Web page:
Photo of the Week – October 1, 2015

This has been a week of big black spiders.  …In a good way.

First, my wife brought home a huge black wolf spider one of her biology students caught.  It stayed the weekend, and my stepson helped me photograph it on Sunday.  Later this week, I found the biggest jumping spider I’ve ever seen just outside the house at our Platte River Prairies field headquarters.  I had to photograph that too, of course…  Here are some of the photos of those spiders, and a little bit about how I got them.

Big wolf spider. Aurora, Nebraska.

A big wolf spider (Hogna aspersa).  Including its legs, it was about as long as a lip balm container.

Another look.

Another look.

To photograph the wolf spider, I utilized a long-standing technique of mine.  Some of you might remember a previous post I wrote about using a wheelbarrow as a wildlife photography studio.  I brought out the same wheelbarrow again for this spider, but had my stepson assist me by holding a diffuser (to soften the bright sunlight) and helping to keep the spider from getting away.  Having an assistant made the job much easier, though also much less humorous for any potential observers of the process.  (Though I’m still pretty sure my neighbors are keeping their eyes open for houses in better neighborhoods.  Between the pile of garter snakes beneath our backyard snake board and the giant hairy spider in our wheelbarrow, we’re not exactly everyone’s picture of the ideal neighbor!)

Atticus was a big help, both diffusing the light and keeping the spider contained.

Atticus was a big help, both diffusing the light and keeping the spider contained.

When I first saw the jumping spider, I was talking with our Hubbard Fellows and waiting for someone to meet us at the house.  It was perched on a Maximilian sunflower plant in the prairie garden.  I put it in a paper bag until I had time to look more carefully at it.  Later, I took the top of the sunflower plant the spider had been on, cut it off, stuck it into a pocket gopher mound, and carefully relocated the spider to it.  The Fellows then got to watch me squirm around on my hands and knees with my camera, trying to cajole the spider into posing for the camera.  We did promise the Fellows a wide range of experiences, I guess…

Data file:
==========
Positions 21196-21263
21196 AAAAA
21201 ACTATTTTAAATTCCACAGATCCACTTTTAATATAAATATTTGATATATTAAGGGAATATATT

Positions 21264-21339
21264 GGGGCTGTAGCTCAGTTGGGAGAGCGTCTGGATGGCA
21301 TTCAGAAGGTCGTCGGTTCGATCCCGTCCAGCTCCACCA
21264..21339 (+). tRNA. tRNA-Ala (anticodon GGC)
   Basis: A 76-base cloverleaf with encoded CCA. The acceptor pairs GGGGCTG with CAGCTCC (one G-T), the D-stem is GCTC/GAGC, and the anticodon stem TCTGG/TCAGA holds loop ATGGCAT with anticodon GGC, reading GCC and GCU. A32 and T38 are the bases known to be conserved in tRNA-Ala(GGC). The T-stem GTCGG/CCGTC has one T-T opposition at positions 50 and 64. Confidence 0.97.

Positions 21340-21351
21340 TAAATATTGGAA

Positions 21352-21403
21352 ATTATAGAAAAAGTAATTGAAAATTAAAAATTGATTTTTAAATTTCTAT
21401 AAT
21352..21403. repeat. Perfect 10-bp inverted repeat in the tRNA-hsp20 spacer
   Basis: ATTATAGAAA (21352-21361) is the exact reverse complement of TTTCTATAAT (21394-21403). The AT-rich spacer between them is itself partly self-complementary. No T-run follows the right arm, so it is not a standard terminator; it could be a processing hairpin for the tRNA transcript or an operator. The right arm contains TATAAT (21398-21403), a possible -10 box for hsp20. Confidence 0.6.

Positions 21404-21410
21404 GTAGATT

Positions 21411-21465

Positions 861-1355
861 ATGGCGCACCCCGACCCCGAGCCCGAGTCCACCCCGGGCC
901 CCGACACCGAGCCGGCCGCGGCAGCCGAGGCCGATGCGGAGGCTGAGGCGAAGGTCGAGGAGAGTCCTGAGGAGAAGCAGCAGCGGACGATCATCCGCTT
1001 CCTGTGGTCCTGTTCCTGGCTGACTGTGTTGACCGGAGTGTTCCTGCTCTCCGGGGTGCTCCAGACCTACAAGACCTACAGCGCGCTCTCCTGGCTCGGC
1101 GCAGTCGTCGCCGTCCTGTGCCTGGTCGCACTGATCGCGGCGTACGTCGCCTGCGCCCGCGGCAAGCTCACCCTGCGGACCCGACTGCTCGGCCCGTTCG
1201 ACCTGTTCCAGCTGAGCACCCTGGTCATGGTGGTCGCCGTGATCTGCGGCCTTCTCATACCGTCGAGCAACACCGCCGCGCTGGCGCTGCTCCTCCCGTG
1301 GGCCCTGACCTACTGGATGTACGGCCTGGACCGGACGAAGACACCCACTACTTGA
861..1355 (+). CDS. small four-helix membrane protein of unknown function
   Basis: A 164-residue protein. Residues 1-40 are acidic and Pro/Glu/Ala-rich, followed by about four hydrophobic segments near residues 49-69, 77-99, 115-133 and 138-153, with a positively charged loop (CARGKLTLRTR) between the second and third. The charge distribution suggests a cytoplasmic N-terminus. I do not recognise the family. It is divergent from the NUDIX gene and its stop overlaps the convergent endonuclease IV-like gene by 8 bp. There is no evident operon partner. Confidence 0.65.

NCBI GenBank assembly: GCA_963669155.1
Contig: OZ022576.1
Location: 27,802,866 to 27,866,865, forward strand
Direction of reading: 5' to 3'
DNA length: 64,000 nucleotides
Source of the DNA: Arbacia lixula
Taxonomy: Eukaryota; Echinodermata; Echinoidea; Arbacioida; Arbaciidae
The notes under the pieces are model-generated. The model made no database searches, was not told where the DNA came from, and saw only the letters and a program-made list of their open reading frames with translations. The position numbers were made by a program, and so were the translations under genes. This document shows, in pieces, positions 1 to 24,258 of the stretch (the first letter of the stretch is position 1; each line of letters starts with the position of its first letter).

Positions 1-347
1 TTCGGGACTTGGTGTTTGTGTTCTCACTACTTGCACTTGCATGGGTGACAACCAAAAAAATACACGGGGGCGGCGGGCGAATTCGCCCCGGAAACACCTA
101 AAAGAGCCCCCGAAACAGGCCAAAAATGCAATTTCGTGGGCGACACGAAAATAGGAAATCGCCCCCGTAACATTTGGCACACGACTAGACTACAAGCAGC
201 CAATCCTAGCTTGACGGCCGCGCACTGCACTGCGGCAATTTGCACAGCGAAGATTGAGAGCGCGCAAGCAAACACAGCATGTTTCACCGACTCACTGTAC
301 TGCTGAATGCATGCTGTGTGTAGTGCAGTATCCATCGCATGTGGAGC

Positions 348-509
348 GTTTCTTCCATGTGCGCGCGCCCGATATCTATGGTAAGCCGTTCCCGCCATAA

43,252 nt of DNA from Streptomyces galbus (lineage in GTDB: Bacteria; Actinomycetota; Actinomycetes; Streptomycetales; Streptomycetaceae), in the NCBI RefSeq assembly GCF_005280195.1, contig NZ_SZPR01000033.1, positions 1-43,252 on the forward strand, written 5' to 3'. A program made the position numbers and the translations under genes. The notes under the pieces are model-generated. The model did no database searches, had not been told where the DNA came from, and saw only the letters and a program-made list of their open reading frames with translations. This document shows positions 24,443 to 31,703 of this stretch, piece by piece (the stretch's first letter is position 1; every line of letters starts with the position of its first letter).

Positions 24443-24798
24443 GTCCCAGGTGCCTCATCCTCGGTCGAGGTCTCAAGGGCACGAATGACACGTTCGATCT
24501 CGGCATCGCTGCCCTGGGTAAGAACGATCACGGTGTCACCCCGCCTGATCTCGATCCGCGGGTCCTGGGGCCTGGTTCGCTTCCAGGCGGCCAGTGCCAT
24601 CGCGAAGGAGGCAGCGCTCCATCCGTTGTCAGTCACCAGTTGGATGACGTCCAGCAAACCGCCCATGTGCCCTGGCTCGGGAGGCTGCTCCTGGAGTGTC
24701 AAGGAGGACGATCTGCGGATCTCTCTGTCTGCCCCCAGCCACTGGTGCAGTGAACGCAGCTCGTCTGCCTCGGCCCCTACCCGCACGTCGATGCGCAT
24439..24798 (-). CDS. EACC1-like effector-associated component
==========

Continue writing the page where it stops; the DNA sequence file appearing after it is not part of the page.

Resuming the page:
Big jumping spider (Phiddipus apacheanus on Maximilian sunflower. TNC Platte River Prairies, Nebraska.

Big jumping spider (Phiddipus apacheanus) on Maximilian sunflower. TNC Platte River Prairies, Nebraska.

Big jumping spider on Maximilian sunflower. TNC Platte River Prairies, Nebraska.

Isn’t she cute?  She was nearly 3/4 inches long – the longest jumping spider I’ve seen.

I’ve spent more than 20 years looking at spiders and other invertebrates in Nebraska prairies, and I pride myself on being a fairly keen observer.  It’s an inspiring thing to me that I’d never seen either of these spider species before this week.  I hope I never stop finding new prairie species to marvel at.

…especially species that fit into my wheelbarrow!

Many thanks (once again) to Bill Beachly of Hastings College for his help identifying these spiders – which, by the way, he called “lovely ladies”.

Meet Your Neighbors

Thanks to Mark Godfrey (The Nature Conservancy) for alerting me to this project.

One of the things I try to do with my photography is show people creatures and plants that they might otherwise never notice.  I love hearing people say things like, “I had NO IDEA something like that lived near me!” when I’m giving presentations.  Of course, real success comes when I can inspire those same people to go out and make their own discoveries.  It’s hard to dismiss conservation as unimportant when you’ve actually met the species that hang in the balance. 

The “Meet Your Neighbors” project looks like a kindred spirit.  The project celebrates common species from around the world through portrait-style photographs.  They’re working with numerous photographers to capture images of these species in front of a plain white background that causes the viewer to really examine and appreciate the physical attributes of each species. 

Tree Hopper - Aurora, Nebraska. Although I normally like to photograph insects in their natural environment, I've played around with the kind of studio/white background format used by the "Meet Your Neighbors" project. The power of the format is that it forces the viewer to really pay attention to the creature itself - which is plenty beautiful.

You might wonder why the project doesn’t highlight rare species instead of common species.  There’s obvious value in showcasing rare species to get people tuned in to their plight.  But I also think it’s powerful to show people the species that are (literally) right in their backyard.  Those are the species most of us will actually be able to meet in person, and which can catalyze an interest in nature and conservation.  I think it’s a fantastic idea and a well-organized effort.  I wish them all success.

Please visit their website to learn more about the project.

http://www.meetyourneighbours.org/project.html

Larva of a Green June Beetle. This big white grub crawls around on its back with its legs sticking up in the air - which is not only very cool, but also the distinguishing characteristic that separates it from other beetle larvae. Thanks to Ted MacRae for identification and natural history information.